Hector led his army to the ships, again facing the fearsome Teucer; the Trojan hero hurled his spear, hoping to strike him, but his weapon lodged in the chest of Amphimachus, an Achaean captain. The Greek hurled his spear but the Trojan”s shield defended him. He came upon Ajax Telamonius, eager to fight him. Hector, trying to strike him, hurled his weapon, which shattered on the intersection of the straps. The enemy hurled a large boulder, against which the Trojan, as far as he could defend himself, found himself lying on the ground in pain. Glaucus and others carried him to safety, but he was badly wounded. Hector, thanks in part to the encouragement provided by the god Apollo, led his men again while the enemies upon seeing him suddenly, as if by magic, had no more courage. The Trojan prince tried to avoid Ajax, unsuccessfully, in the clash they hurled their spears but both were swift and avoided death; people close to them paid the price. The enemy asked his brother for help; Teucer turned his aim against the Trojan, stretched his bow, which broke at the behest of Zeus himself. Hector killed Schedio and when he began to burn the ships ended the life of Periphetes, yet another enemy.

The clash between Hector and Patroclus.

Achilles, who had remained neutral because of a promise given earlier, caught a glimpse of the burning ships from afar, and Patroclus after asking him if he could go and fight dressed in his weapons, set off at the head of the Myrmidons, the army of the Pelid. Thanks to this trick, the Danaans were able to take control of the shore again. Patroclus was able to attack and kill the great Sarpedon and many other enemies. In a rushing throw Ajax was able to seriously wound Hector, who was forced to withdraw momentarily from the battle to recover.. The Trojan after killing Epigeus, left the other opponents alone, concentrating on Patroclus, who in defense hurled a stone at him. The Trojan prince dodged the fatal blow, and it was his third coachman, Cebrio, who was the victim. Around his corpse fought the duelists like two proud beasts, and the squire tried to attack Hector in the legs. In the battle a cloud of dust arose that covered everything, losing sight of Hector, Patroclus attacked killing many other enemies; but at one attack he unknowingly turned against Apollo, who had joined the battle earlier, who defended himself with one hand. The blow to his opponent was so severe that he almost lost his sanity. Apollo, at the height of his wrath, struck Patroclus in the back, disarming him completely: he lost his helmet, shield, spear, and armor. Helpless and confused, he was joined by Euphorbus who struck him with his spear between the shoulder blades but did not have the courage to face him. Hector surprised Patroclus as he was trying to get away from the battle and with one blow of his spear pierced and killed him. Patroclus on the verge of death had time to belittle his defeat by the Trojan hero (“If even twenty warriors like you attacked me,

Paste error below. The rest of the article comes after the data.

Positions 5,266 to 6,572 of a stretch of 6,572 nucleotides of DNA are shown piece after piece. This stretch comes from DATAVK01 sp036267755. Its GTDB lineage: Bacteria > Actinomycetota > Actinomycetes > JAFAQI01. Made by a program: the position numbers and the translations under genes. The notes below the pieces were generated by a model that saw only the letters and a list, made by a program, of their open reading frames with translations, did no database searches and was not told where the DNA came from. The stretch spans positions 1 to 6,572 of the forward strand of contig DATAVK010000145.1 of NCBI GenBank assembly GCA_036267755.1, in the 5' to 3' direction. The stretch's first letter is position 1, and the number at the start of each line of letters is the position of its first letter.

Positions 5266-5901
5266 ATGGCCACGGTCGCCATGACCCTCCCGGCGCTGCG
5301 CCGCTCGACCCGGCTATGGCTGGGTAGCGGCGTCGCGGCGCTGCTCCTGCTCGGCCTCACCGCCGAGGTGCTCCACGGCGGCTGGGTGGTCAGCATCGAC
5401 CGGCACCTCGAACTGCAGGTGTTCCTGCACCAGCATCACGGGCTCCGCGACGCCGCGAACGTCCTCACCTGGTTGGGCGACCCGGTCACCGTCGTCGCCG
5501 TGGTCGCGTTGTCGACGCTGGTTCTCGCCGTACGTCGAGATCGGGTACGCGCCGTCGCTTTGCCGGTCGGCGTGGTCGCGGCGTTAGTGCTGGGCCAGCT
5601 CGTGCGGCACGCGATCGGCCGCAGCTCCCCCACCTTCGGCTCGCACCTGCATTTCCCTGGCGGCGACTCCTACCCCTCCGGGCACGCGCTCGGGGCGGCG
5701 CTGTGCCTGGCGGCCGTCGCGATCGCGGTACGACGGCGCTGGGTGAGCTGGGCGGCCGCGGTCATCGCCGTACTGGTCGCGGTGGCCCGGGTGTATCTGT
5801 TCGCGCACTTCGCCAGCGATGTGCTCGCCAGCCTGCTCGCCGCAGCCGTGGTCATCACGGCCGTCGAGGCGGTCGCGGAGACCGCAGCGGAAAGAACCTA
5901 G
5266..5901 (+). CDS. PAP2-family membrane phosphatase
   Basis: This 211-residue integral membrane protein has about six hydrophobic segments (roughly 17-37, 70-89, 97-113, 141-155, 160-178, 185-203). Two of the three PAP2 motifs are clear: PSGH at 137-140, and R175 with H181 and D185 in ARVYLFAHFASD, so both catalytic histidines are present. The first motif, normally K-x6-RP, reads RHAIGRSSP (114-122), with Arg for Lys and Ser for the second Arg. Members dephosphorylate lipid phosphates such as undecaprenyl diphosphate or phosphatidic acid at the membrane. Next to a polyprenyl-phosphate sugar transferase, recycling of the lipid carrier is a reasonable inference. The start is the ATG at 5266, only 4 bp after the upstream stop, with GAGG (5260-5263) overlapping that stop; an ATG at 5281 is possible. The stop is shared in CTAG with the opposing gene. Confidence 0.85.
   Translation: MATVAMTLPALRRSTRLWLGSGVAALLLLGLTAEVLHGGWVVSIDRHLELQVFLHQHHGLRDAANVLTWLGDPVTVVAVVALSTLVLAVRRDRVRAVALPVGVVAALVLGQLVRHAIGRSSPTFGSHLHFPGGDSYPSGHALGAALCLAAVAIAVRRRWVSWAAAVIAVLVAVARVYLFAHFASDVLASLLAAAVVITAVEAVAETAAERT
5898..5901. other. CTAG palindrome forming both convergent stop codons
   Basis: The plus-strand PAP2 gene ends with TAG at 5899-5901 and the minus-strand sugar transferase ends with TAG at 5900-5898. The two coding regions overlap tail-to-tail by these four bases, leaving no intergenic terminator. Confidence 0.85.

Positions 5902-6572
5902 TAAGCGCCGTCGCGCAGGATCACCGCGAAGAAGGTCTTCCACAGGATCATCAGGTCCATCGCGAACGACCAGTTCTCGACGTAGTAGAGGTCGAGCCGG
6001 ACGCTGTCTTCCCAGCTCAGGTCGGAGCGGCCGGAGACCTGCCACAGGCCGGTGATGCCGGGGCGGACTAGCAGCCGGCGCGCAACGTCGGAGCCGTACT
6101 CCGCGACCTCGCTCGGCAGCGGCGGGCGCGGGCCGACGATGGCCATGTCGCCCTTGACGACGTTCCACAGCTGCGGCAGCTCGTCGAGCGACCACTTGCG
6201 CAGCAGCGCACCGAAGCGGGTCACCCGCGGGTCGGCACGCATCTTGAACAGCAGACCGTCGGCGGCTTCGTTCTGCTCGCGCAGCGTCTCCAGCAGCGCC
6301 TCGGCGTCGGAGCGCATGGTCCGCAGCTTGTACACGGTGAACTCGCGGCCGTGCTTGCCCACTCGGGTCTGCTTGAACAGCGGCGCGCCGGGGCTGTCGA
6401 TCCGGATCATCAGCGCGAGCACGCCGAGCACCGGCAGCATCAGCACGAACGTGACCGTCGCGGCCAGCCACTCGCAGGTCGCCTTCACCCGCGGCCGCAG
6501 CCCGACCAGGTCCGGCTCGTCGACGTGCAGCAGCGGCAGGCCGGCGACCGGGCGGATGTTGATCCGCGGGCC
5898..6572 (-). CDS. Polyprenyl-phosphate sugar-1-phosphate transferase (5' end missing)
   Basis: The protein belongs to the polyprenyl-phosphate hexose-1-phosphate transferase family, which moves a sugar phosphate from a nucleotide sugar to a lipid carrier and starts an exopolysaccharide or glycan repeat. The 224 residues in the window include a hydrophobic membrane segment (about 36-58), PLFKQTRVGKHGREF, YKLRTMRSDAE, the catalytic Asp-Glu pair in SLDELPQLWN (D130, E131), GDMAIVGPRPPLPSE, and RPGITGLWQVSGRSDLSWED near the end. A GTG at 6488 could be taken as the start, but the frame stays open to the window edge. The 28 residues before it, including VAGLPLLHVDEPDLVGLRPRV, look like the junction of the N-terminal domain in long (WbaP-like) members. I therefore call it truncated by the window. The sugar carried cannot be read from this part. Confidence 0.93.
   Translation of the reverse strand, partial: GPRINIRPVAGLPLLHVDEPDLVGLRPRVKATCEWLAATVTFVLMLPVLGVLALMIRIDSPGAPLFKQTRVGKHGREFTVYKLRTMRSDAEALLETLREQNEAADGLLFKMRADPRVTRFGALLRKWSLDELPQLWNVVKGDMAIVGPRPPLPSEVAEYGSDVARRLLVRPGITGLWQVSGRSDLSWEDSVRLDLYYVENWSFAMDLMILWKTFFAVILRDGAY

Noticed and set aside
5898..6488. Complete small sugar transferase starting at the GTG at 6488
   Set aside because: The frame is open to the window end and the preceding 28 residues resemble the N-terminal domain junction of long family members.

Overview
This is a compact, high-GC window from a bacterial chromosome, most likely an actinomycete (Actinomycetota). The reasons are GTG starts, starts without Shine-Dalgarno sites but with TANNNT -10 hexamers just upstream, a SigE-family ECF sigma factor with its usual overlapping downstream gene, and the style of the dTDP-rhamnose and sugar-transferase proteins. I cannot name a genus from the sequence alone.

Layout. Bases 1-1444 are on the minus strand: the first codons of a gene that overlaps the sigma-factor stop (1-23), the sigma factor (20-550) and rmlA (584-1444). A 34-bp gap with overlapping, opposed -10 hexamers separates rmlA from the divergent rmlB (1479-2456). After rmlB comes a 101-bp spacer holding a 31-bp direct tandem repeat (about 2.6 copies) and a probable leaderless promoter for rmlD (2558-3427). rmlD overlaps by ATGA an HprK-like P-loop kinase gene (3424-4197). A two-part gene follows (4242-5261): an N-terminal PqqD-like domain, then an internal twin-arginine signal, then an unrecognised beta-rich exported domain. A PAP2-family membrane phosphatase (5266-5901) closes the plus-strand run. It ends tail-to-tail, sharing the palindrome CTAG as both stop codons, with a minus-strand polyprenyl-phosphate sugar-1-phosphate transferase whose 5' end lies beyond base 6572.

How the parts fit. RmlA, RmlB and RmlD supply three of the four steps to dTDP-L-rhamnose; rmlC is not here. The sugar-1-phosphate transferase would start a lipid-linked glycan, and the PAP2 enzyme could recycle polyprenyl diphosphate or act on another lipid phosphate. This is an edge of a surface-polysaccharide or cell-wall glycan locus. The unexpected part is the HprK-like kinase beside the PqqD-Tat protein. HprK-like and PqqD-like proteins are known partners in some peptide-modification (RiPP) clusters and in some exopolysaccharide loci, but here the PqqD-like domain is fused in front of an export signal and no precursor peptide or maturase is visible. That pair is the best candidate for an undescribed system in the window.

The deadly clash with Achilles

Glaucus was annoyed by Hector”s behavior, which seemed to disregard the fate of his comrades. To such accusations the Trojan hero retorted, telling him that he had never feared a battle, challenging him to see whether he would act like a coward or a hero on that day. The Trojan prince tried to wear Patroclus” weapons, which actually belonged to Achilles, but only the divine intervention of Zeus and Ares allowed the Trojan to fight with the enemy”s weapons. The battle became confused, with the Trojans trying to take Patroclus” body from the Achaeans, where solid Ajax was in charge of his defense, killing those who tried to recover his body. He dodged yet another attack by Hector, while over the poor dead man”s corpse the slaughter raged. In the course of the fighting, Hector killed Schedio, captain of the Phocians, son of Iphitus, but in the face of the Achaean counterattack he narrowly retreats. Automedon narrowly dodged death at the hands of Hector, while the Trojan prince managed to wound the strong Leitus.. Menelaus pierced Pode, Hector”s young brother-in-law, arousing immense grief in the Trojan leader: this killing, however, was worthwhile to make him fierce again. Polydamantus also reacted with renewed fury, going so far as to seriously wound Peneleus. Tired of Hector”s exploits, Idomeneus struck the Trojan hero in the chest with his spear, failing to wound him because of his armor, but the latter responded by hurling his shaft at him, which plunged into the jaw of Ceranus, Merion”s coachman, who fell dead in the dust.